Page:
Modern cosmologists say Hawking for example, loved as he is by Theists, suggests that it possible that something can be created from nothing. He makes a very good case for it. They do have very good Theories which are as good as proven and little doubt remains in the minds of those who take the time to understand them as to the veracity. No faith is required. Some recent experiments and observations have shown that “something can come from nothing”. Particles have been shown to suddenly appear and vanish inside “empty space”.
You know as well as I do that "empty space" ain't so empty! Neither is the Quantum Vacuum. But the premise is that "Something cannot come from nothing uncaused". "Nothing" cannot do anything! There is not even potential in nothing! There is not the potential for change in nothingness. Therefore, one is left with saying "nothing caused something" which is absurd. Nothing means "not anything". One cannot logically say, "Nothing caused particle X to move from state A to state B".
One cannot construe nothing as something. "Out of nothing" does not mean "taking a handful of nothing" and making something out of it! It just means that there was no thing and then there was something.
When people say that science can't deal with the existence of God because He is transcendent, immaterial, outside of time and space, I particularly like when an atheist states something like this:
Either God is fully transcendent, or a part of Him is or manifests (like the Holy Spirit) in our physical reality.
"In Christian theology, God has shown that big flashy miracles only go so far in convincing people. They can only serve as a general confirmation of a given revelation or teaching, but are limited in changing people's hearts. The Israelites quickly turned back away from God or just demanded more and bigger miracles. The religious leaders still denied Christ in spite of his miracles and attributed them to "Beelzebub"."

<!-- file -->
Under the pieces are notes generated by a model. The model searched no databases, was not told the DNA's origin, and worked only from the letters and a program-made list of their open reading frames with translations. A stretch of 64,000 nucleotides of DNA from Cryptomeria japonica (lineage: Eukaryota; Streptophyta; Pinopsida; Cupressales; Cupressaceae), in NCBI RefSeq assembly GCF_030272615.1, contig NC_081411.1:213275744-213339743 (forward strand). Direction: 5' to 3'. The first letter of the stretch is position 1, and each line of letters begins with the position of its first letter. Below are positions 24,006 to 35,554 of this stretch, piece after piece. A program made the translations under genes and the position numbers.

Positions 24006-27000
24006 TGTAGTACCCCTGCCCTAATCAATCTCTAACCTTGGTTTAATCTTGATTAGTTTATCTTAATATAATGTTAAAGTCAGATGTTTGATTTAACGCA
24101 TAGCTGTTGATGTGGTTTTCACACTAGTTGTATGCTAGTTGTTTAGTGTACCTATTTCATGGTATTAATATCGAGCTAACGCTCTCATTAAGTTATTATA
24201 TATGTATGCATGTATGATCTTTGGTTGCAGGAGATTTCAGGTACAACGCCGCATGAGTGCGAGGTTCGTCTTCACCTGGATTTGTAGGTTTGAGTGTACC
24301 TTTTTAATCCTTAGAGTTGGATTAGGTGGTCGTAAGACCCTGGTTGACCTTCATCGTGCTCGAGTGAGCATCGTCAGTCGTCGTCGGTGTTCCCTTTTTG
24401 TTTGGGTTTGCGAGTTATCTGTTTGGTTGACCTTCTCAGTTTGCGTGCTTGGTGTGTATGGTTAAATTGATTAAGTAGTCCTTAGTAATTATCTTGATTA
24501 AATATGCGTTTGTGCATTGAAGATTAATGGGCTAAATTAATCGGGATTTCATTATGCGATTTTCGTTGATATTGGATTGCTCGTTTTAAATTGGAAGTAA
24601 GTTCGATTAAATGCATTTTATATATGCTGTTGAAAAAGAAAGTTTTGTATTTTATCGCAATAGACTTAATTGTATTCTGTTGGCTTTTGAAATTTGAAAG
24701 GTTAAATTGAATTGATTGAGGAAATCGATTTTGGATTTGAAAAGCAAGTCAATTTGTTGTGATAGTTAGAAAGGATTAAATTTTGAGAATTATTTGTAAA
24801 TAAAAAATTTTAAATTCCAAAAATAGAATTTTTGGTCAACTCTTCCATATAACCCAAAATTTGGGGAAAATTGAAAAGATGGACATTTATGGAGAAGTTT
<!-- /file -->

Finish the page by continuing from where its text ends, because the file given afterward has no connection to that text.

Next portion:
Isn't your God omnipotent, all knowing, yada yada...? Then how could his miracles be so little effective at convincing HIS OWN CREATION?
"Christ refused to do "parlor tricks". He took the deaf man away from the crowd so as not to make a spectacle of him. He told hypocritical religious leaders "only one sign will be given to you" (the resurrection)."
Humanity! You only have one shot at seeing Me. Never mind you are illiterate, are only a fraction of the human population and will transmit this in one of the most ambiguous pieces of literature ever written. Most of you won't see this miracle in any way, only read it in said book, but hey, if you don't believe it, your loss...
At this point, the only thing that I see perfect in God is His complete lack of logic...
And so yet again you just dodge the issue that most of us have with you - that you had no evidence to support the existence of a deity when you decided to start doing so. That you cite predictions that will provide evidence just reaffirms this - that you can't rely on evidence that currently exists.
Widespread/cross cultural belief in deities is a function of the human predilection of for conceiving models of the human mind. Even perfectly reasonable, modern people still fall prey to this fallacy. The fact that cultural god-concepts evolve with a cultures conceptualization of the cosmos is extremely strong evidence that their god-concept is a function of their minds - it's psychological, otherwise there would be some pervasive consistency to the concept.
You've already failed miserably arguing objective morality - so why bring it up unless you are here to debunk yourself. Even I could make a better argument for it, so it's obvious you are just blowing wind there. Your 'intricate designs' are continually being explained through evolution - so you are running out of room there as well. The previous statement also applies to the mind/brain connection and perhaps you should read a little V.S. Ramachandran on that one.
Even agreeing to terms of a finite number of events in our timespace, you don't get to just say, "What happened before that? Goddidit - never a miscommunication, you can't explain that," because that is no more valid than saying, "I did it, when I dreamt the universe into existence, but then I said, 'shhh' and put my finger to my upper lip, leaving all humans with a dent there so they would be unable to speak the truth of my creation for all their ages." You can certainly postulate that, but for intellectual honesty you still then need to look for evidence of it and there isn't any - other than that dent I put in the middle of your lip. Now bow down and worship me.
So why do you think your continued assertions of these fallacies are going to make any impact at all? Don't you get tired of being proven wrong over and over and over and over again. This makes the 9th time you've dodged providing the 'evidence' that you continually claim to have.
Heather, I think you would make a fine guest on the O'Reilly Factor or The Colbert Report